Gasoline and heating oil prices in the U.S. are at an all-time high and rising. But it may surprise Americans to learn that in Europe, they've essentially remained steady. Because oil is oil wherever it's used, why the cost difference?
Experts have a lot of good reasons to explain why prices are going up at the moment: unrest in the Middle East, gas-guzzling cars and greed among the oil producing nations, among others. But there is another culprit that is being ignored and that is making the problem far, far worse in the U.S. than elsewhere: the decline in the value of the dollar.
Between the end of February 2002 and the end of February 2004, the price of oil in dollars rose by 51% (from $20 a barrel in 2002 to more than $35 a barrel today), but it rose by only 4% in euros. Over the same two-year period, the value of the dollar plunged from 1.16 euros per dollar to 0.80 euros per dollar. In this situation, it is perfectly rational for foreign suppliers of oil to charge more in dollars to make up for the falling value of our currency.
While remedies such as encouraging more efficient use of energy are good, they won't negate the fact that a declining U.S. dollar that's worth less in the international market is an important cause of the run-up in oil prices. And the Bush administration is doing little about it.
It may seem like a stretch to blame the price of oil on fiscal mismanagement, but the rising price of oil is closely tied to the falling dollar, which, in turn, is the result of flagging confidence in federal tax and budget policies. The dollar is falling, among other reasons, because of the prospect of too many U.S. Treasury bonds on the market -- and that is made necessary by the enormous deficits generated by tax cuts, increases in spending and sluggish economic performance.
Thanks to the unbalanced policies of the last few years, the U.S. will be pumping out trillions of dollars of new federal debt. Financial markets -- and oil producers -- are afraid that a future glut of bonds will drive down the value of these bonds and, sooner or later, drive up U.S. interest rates. The prospects of falling prices of Treasury bonds and a weak dollar have depressed European demand for U.S. Treasury bonds, so the value of the euro has further risen relative to the dollar.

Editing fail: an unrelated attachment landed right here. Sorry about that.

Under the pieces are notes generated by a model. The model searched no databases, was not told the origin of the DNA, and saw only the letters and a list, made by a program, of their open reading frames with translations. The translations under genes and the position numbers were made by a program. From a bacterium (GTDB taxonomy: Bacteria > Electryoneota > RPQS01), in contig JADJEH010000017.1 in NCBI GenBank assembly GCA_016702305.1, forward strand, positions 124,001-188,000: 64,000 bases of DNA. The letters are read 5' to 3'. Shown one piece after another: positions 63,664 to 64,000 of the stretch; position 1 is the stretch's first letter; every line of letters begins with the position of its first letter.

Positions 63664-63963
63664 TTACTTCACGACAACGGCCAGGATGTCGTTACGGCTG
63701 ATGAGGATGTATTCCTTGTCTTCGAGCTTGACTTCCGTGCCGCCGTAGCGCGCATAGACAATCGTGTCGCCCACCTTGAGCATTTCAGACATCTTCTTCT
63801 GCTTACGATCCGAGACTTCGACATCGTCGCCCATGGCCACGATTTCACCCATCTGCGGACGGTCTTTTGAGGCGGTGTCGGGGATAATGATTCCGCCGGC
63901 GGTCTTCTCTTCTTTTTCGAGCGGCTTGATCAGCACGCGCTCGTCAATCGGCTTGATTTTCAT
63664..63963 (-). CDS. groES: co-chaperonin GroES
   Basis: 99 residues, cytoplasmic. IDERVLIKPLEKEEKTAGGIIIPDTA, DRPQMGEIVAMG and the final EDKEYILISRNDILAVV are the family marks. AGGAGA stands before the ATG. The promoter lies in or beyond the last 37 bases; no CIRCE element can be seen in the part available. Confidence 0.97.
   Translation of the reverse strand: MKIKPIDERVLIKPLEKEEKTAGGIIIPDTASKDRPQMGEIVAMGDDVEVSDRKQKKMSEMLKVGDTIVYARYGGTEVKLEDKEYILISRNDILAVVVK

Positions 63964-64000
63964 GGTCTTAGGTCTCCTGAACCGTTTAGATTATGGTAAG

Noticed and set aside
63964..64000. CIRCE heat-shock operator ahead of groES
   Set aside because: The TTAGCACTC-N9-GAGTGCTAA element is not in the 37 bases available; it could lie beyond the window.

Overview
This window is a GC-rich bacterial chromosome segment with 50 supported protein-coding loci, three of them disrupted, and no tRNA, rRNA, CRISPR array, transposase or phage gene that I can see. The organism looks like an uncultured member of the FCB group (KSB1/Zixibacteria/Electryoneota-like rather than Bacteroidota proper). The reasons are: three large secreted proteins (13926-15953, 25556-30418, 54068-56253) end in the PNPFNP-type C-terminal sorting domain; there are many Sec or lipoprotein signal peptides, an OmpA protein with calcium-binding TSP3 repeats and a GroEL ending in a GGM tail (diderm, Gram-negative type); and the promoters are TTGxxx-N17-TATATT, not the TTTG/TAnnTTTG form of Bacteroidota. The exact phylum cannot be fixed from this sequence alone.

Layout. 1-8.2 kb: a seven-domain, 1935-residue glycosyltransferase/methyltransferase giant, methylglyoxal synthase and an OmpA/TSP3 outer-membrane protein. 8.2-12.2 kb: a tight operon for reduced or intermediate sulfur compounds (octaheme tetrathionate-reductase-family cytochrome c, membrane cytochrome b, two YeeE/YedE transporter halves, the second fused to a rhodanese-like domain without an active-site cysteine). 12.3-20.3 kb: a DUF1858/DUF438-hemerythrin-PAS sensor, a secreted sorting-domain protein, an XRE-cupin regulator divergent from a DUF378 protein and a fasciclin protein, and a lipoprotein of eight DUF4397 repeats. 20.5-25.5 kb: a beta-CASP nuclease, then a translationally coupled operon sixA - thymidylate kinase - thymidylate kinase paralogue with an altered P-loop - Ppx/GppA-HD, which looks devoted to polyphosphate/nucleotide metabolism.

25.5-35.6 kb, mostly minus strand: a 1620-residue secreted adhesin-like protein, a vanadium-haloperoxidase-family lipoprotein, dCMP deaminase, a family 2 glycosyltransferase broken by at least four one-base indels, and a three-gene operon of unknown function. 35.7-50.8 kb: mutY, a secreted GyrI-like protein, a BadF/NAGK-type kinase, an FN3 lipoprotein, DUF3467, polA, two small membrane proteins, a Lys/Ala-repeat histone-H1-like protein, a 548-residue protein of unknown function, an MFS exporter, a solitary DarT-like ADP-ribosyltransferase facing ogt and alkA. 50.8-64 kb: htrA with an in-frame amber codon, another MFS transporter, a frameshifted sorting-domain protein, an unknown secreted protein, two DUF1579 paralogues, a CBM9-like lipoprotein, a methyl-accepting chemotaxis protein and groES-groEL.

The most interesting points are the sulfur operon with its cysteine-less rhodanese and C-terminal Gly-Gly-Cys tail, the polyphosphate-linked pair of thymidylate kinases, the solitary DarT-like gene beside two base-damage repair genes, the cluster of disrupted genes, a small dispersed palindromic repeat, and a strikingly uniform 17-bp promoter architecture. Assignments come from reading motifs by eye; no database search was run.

Dollars today simply do not command the same purchasing power that they did a few years ago -- a situation that will persist as long as it is painfully obvious that the administration has no plan to reduce the deficit. As the value of the dollar falls, of course, OPEC raises the dollar price of oil.
So as we flinch when we pump ever more expensive fuel into our tanks, we might reflect on the decline in international confidence in the dollar. The value of the dollar depends on widespread trust that sanity will prevail in U.S. fiscal policy. The falling dollar bears silent witness to falling international confidence in U.S. policy.
None of this should be surprising. It is more proof of the adage that "there's no such thing as a free lunch," which means that some cost, somewhere, is incurred for every benefit. In terms of today's relationship between the weak dollar and oil prices, the political version of a free lunch is a buffet of tax cuts, big deficits, high gasoline prices and blameless officials.
Officeholders can claim credit for cutting taxes while blaming mysterious international market forces for the increases in oil prices -- but the bill still must be paid.
Richard C. Leone is president of the New York-based Century Foundation think tank, where Bernard Wasow is a senior fellow.